Members of the Pan Seminar photographed with Mr. Kwamé Ryan “The conducting workshop exposed students to international conducting standards and practices as is the norm in most formal orchestras. Being exposed mainly to steelband orchestras, we are not likely to have had the opportunity to develop a deeper understanding of this profession and its place in any orchestra without this type of programme. Early on in the workshop the limited knowledge that we, as students, had about conducting was expanded by the range of topics introduced to us by Mr. Ryan. We were led through the psychological responsibilities of the conductor (or in our case the arranger) to nurture and eek

our band. It was not as easy as it looked and it required the right presence of mind to be able to successfully flow through an entire piece of music flawlessly.

UTT continues to foster the sharing of information and a holistic approach to education in all avenues of learning.

The information shared in this workshop was invaluable to arrangers and players alike. The seminar emphasized that belonging to a band meant Participant in the Seminar for Pan Conductors Savitri Rampersad Student of the Music for Pannists Programme Kwamé Ryan poses with participants of the Chorale Seminar

Visit our website at www.u.tt for further information on UTT. To download The Moriche and give feedback, go to www.u.tt/moriche

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UTT – Relevance, Research, Relationships

Parasitism: A Danger to the Herd Professional Education Unit - Schedule of Short Courses Workplace Spanish for Business Travellers Date: 25 July-29 August, 2009 Venue: Pasea Campus Hydraulics and Pneumatics Date: 10-14 August, 2009 Venue: Pt. Lisas Campus Effective Maintenance Shutdowns Date:10-14 August, 2009 Venue: Pasea Campus Small Commercial Vessels Operating in the Caribbean Sea Date: 10-21 August & 7-18 September, 2009 Venue: Centre for Maritime Studies, Chaguaramas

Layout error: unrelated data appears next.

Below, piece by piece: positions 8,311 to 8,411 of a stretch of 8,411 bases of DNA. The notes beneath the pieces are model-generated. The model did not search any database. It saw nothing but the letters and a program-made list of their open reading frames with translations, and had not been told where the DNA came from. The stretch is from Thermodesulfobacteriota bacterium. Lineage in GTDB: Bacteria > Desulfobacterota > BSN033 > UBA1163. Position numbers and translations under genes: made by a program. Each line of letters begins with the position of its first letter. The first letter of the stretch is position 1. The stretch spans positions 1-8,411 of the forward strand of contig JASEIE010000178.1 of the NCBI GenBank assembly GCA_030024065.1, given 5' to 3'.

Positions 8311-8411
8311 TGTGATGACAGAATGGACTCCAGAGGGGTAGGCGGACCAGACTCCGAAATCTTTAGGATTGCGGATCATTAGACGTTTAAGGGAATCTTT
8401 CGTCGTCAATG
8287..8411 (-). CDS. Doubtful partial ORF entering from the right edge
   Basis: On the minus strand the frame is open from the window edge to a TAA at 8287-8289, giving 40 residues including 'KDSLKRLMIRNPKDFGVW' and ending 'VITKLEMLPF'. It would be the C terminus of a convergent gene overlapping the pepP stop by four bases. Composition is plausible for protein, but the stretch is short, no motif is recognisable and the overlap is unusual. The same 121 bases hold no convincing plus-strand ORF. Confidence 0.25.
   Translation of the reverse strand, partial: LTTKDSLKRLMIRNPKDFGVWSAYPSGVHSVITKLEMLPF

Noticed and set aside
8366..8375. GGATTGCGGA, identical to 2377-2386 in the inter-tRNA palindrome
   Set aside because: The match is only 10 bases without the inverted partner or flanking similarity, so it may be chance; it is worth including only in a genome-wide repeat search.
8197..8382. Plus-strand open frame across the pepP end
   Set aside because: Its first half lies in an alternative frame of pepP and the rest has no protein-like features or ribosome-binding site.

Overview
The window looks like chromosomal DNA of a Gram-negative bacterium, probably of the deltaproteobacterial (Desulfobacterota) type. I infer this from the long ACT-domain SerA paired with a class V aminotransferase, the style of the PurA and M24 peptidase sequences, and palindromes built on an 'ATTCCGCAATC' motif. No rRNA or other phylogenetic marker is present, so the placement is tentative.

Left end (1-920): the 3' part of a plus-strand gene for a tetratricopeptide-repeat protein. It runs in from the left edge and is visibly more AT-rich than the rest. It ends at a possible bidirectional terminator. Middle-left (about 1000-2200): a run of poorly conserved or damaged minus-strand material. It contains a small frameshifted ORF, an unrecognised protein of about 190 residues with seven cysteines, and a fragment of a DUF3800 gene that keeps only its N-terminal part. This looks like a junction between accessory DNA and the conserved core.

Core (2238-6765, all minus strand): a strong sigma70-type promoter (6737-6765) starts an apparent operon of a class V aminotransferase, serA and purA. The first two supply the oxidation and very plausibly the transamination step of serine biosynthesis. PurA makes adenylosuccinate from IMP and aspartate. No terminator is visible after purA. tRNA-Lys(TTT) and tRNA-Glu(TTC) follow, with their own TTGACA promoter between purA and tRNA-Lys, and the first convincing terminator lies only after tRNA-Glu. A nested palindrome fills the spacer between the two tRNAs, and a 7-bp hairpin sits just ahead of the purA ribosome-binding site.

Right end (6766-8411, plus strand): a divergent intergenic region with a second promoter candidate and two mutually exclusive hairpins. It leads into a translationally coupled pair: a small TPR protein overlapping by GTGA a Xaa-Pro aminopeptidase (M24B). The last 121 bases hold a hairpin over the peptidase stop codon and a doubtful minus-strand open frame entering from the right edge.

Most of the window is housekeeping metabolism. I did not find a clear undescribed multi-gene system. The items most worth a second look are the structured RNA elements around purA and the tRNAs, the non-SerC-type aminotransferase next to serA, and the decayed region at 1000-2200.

Regional participant Mr. Brian Murray of Jamaica

The Professional Education Unit (PEU), recently spearheaded the short course, “Internal Parasite Management in Small Ruminants”, at ECIAF. The programme garnered both national and regional participation; with persons from the Cayman Islands and Jamaica attending the two day session. Mr. Brian Murray of Jamaica indicated that his interest in the course was borne out of a need, “to get more information and to better treat with resistance to internal parasites in Jamaican herds.” Another regional participant, Mr. Ronald Green of the Cayman Islands insisted, “… [the situation] in the Cayman Islands is that parasites are a major problem affecting goat farmers. It would be beneficial for me to return with information that would be relevant to the industry for expansion and proper preventative measures.”

as that of a “production disease”. This error in classification often leads to the misdiagnosis of the situation at hand and results in animal weight loss and reproductive inefficiency of the herd. The University of Trinidad and Tobago (UTT) is pleased to have hosted this twoday course; an offshoot of the previous programme conducted by the Professional Education Unit (PEU), “Artificial Insemination (AI) and Embryo Transfer (ET) For the Cattle Industry”. In championing programmes such as these and making them available to a regional audience, UTT is ensuring that it is truly delivering: Education with a Global Vision.

Parasitism is a major hazard affecting small ruminant production world-wide. It affects both sheep and goat livestock equally. Decreased production, cost of prevention, cost of treatment and the death of infected animals, contribute to economic loss in a once thriving industry. Another problem facing Dr. Marlon Knights addresses the farmers is the classification of parasitism participants of the programme 6

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Integration of Rocks, Log and Test Data Date:17-21 August, 2009 Venue: Pasea Campus Managing People for Performance Date: 17-21 August, 2009 Venue: Pasea Campus Advanced Studies in Sports Therapy Level 1 Date: 17-23 August, 2009 Venue: San Fernando Sports Office, Scott Street, San Fernando. Key People Management Processes for Recessionary Times Date : 24-26 August, 2009 Venue: Pasea Campus Strategic Planning and Implementation Date:24-28 August, 2009 Venue: Pasea Campus Basic Petroleum Technology Date: 24-28 August, 2009 Venue: Pt. Lisas Campus

Visit our website at www.u.tt for further information on UTT. To download The Moriche and give feedback, go to www.u.tt/moriche


UTT – Relevance, Research, Relationships